The founder and former chief executive of a San Francisco startup has been sentenced in federal court to two years in prison for fraud in a scheme in which he bilked several investors of more than $500,000.
Jonathan Mills, 31, the founder of a company called Motionloft, was sentenced Tuesday by U.S. District Judge Richard Seeborg in San Francisco. The judge also ordered him to pay $572,039 in restitution. Mills, of San Francisco, pleaded guilty before Seeborg in October to two counts of wire fraud.
U.S. Attorney Melinda Haag said that during his guilty plea, Mills admitted he obtained money from several investors by falsely telling them that Motionloft was going to be acquired by a well-known Silicon Valley multinational corporation and that they would reap large profits. There was no acquisition and Mills spent a substantial amount of the investment money on personal luxuries, including rental of a private jet, a penthouse suite and lavish vacations, Haag said.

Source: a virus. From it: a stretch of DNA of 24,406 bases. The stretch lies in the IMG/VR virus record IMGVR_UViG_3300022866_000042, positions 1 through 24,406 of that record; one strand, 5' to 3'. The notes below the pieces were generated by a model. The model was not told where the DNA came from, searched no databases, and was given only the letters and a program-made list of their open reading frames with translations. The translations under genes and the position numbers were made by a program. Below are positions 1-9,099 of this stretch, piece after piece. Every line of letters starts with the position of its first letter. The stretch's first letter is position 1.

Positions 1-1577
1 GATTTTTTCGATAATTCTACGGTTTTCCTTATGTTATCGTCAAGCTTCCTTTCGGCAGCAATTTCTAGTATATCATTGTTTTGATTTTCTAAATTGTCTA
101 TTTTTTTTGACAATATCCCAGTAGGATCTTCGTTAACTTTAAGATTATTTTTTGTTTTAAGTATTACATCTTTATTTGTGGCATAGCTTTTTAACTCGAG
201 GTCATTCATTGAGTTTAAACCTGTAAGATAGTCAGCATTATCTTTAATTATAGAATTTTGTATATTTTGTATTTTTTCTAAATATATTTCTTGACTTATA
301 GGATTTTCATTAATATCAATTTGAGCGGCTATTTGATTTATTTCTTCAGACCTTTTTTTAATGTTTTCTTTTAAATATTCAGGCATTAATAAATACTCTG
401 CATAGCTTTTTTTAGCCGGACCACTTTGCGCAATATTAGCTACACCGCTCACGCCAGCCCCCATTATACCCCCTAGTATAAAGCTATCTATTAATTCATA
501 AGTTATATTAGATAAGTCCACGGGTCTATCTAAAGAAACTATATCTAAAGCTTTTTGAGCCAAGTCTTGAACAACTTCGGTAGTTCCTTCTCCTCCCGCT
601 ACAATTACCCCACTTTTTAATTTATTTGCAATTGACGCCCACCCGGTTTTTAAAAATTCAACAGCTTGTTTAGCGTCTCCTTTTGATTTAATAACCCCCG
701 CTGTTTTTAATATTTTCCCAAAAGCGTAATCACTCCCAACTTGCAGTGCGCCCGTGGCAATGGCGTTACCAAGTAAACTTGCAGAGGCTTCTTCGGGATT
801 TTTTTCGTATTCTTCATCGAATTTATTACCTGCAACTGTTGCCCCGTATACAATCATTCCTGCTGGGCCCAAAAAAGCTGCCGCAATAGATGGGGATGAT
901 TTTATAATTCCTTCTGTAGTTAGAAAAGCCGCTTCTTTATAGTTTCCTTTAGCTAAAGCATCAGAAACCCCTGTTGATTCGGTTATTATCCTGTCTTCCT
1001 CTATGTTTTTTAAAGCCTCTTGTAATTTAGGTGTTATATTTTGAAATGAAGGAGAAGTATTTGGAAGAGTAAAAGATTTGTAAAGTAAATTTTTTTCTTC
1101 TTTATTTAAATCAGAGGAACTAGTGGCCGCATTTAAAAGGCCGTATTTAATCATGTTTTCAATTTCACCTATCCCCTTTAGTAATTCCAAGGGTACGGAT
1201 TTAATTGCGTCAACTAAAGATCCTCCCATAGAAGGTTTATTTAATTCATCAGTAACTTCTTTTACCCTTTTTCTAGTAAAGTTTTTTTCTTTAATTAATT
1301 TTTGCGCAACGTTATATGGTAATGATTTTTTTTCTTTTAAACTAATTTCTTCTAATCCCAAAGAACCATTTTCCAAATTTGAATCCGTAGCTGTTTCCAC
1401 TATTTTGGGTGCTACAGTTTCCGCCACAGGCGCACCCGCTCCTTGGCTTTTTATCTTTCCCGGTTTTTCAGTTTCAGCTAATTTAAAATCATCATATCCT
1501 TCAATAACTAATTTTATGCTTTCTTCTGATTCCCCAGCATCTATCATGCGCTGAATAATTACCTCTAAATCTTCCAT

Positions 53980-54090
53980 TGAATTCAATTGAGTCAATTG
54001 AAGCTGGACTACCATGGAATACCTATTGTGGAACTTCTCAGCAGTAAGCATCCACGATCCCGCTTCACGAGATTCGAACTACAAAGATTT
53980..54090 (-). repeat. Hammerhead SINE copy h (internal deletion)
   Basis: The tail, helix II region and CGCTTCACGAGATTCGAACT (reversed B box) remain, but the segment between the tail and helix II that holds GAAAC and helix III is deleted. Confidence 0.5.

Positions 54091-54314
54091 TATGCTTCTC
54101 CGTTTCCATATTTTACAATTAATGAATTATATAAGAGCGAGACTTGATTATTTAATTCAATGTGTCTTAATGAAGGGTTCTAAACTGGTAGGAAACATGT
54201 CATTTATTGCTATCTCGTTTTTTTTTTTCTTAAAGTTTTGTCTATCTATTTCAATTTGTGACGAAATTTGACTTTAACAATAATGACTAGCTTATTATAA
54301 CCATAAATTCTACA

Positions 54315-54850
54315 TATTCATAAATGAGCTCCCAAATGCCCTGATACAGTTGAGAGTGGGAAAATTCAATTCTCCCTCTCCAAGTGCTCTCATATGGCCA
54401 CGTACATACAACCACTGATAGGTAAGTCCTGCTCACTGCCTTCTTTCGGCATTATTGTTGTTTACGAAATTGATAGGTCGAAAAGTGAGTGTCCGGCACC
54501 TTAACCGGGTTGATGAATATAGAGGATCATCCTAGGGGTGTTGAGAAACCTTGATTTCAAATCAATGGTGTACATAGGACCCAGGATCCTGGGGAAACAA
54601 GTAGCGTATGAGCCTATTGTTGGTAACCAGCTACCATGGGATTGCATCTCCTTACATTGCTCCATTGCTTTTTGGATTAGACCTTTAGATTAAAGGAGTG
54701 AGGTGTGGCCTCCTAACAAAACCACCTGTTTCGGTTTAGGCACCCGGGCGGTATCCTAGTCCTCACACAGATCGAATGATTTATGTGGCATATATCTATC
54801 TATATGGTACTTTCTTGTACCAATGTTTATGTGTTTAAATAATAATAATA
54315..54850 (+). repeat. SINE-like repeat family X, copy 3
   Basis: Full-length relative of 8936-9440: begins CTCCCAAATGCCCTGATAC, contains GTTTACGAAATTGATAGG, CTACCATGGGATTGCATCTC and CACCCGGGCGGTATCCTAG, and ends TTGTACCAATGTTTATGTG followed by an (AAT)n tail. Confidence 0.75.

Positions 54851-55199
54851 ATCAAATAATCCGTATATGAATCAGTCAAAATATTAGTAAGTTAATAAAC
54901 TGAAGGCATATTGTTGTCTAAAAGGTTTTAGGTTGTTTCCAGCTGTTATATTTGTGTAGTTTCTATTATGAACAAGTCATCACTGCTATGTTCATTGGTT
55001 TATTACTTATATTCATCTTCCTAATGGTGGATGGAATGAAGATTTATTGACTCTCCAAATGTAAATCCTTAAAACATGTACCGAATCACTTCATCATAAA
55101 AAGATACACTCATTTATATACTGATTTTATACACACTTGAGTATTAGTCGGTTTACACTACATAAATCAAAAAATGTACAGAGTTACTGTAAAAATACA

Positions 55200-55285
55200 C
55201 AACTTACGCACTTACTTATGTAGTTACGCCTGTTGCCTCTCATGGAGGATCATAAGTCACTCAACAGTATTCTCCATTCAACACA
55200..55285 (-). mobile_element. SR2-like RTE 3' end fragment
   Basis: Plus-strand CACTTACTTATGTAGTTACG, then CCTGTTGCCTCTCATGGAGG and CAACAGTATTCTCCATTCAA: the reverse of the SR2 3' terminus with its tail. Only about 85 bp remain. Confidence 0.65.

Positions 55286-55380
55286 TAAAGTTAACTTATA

Motionloft uses sensors to gather data on movements of pedestrians and vehicles. Mills was fired as chief executive by the company’s shareholders on Dec. 1, 2013. According to documents filed by prosecutors, the $572,039 in restitution represents funds obtained from five victims. One of the victims was Mills’s doctor and another was a woman who left her job while she was pregnant because she believed the investment would make her rich, according to a prosecution sentencing brief.
Prosecutors said in the documents that another Motionloft investor has repaid the victims $251,000, so that amount of the restitution should go to Motionloft and the remaining $321,000 should to the victims.